Pressure testing in 1976 of a geothermal well drilled into Kilauea's lower east rift zone. This well currently produces three megawatts of electricity. (Photograph courtesy of the Hawaii Geothermal Project.)

Below: Sugar cane thrives in the fertile volcanic soils derived from products of past Hawaiian eruptions. Mauna Kea Volcano is seen in the distance. (Photograph by Robert I. Tilling.)
Pressure testing

Fertile volcanic soils

Volcanic benefits

First of all, the Hawaiian Islands would not exist were it not for volcanic activity. Equally important, many factors that combine to make the islands an attractive place to live or visit depend directly or indirectly on the results of past and present eruptions.

Given enough rainfall, areas buried by new lava recover quickly; revegetation can begin less than 1 year after the eruption. Erosion and breakdown of the volcanic material can form fertile soils over periods of tens to thousands of years. These rich soils fostered the agricultural development of the Hawaiian Islands, as represented principally by the sugar, pineapple, coffee, and macadamia nut industries. Some of the volcanic products provide an abundant local source of raw materials for landscaping, housing and construction, and road building. In recent years, volcanic energy has been harnessed by a geothermal power plant on Kilauea's east rift zone; the three megawatts of electricity produced are fed into the grid of the local utility company. Much larger capacity geothermal development is under discussion.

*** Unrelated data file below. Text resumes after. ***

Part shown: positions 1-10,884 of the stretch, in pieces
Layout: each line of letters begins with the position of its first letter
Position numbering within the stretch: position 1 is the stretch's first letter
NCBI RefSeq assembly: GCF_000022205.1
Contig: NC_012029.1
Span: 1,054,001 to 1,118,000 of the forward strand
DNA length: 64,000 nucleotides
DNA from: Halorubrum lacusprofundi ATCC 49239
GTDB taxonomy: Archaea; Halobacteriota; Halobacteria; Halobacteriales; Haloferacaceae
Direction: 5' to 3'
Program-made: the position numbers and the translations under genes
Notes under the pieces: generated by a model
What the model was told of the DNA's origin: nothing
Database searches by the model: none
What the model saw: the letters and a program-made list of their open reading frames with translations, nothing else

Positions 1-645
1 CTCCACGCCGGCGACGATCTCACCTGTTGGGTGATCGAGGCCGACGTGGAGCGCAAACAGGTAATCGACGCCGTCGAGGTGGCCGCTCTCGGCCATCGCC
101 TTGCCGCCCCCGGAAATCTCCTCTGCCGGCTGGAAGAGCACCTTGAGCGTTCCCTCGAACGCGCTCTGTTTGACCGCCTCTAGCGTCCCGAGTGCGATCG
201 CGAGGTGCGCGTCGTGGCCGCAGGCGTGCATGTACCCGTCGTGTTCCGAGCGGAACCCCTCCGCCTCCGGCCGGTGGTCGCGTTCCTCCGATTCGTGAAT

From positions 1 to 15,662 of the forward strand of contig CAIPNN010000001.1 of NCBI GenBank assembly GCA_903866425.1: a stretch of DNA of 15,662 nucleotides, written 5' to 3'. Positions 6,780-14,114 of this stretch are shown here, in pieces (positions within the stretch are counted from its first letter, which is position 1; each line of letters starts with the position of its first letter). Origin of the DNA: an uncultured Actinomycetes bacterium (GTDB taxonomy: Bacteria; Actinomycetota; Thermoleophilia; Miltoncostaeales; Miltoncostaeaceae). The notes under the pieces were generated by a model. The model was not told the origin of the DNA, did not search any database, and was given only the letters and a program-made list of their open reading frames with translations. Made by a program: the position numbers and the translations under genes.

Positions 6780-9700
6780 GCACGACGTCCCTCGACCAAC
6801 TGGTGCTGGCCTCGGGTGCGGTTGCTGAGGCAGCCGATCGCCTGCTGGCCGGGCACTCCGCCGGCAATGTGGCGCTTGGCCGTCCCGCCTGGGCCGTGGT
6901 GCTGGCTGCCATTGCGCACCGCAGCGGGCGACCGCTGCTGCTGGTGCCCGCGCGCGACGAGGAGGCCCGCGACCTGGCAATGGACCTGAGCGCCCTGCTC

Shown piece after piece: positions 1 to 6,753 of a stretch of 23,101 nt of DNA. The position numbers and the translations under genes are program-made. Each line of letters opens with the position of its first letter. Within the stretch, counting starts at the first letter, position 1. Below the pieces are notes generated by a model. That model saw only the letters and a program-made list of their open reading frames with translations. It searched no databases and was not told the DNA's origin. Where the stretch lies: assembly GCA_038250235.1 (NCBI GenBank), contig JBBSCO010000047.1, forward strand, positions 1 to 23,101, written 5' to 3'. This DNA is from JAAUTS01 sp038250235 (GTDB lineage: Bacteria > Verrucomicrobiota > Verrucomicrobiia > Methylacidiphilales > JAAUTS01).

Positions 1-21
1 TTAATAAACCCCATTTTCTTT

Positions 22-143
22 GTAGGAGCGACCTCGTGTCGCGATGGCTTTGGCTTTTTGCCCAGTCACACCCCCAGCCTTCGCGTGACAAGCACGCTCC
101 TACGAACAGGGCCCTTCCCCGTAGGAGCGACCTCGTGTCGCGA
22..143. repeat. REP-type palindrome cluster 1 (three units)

Hawaii's majestic volcanic mountains, beautiful beaches, and pleasant climate combine to make the islands a popular tourist attraction, which includes two heavily visited national parks. Haleakala National Park on Maui, founded in 1961, features the spectacularly eroded summit crater of 10,023 foot-high Haleakala Volcano, active as recently as about 1790. Hawaii Volcanoes National Park, created by Congress in 1916, contains the two currently active Hawaiian volcanoes, Mauna Loa and Kilauea. This park is one of the few places in the world where the processes and products of active volcanism can be viewed safely and comfortably by the nonspecialist and volcanologist alike. Indeed, millions of park visitors have experienced "live" the sights, sounds, and smells of volcanic eruptions and gained a firsthand appreciation of the phenomena that created and shaped these beautiful islands.

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Maintained by John Watson
Updated 05.01.97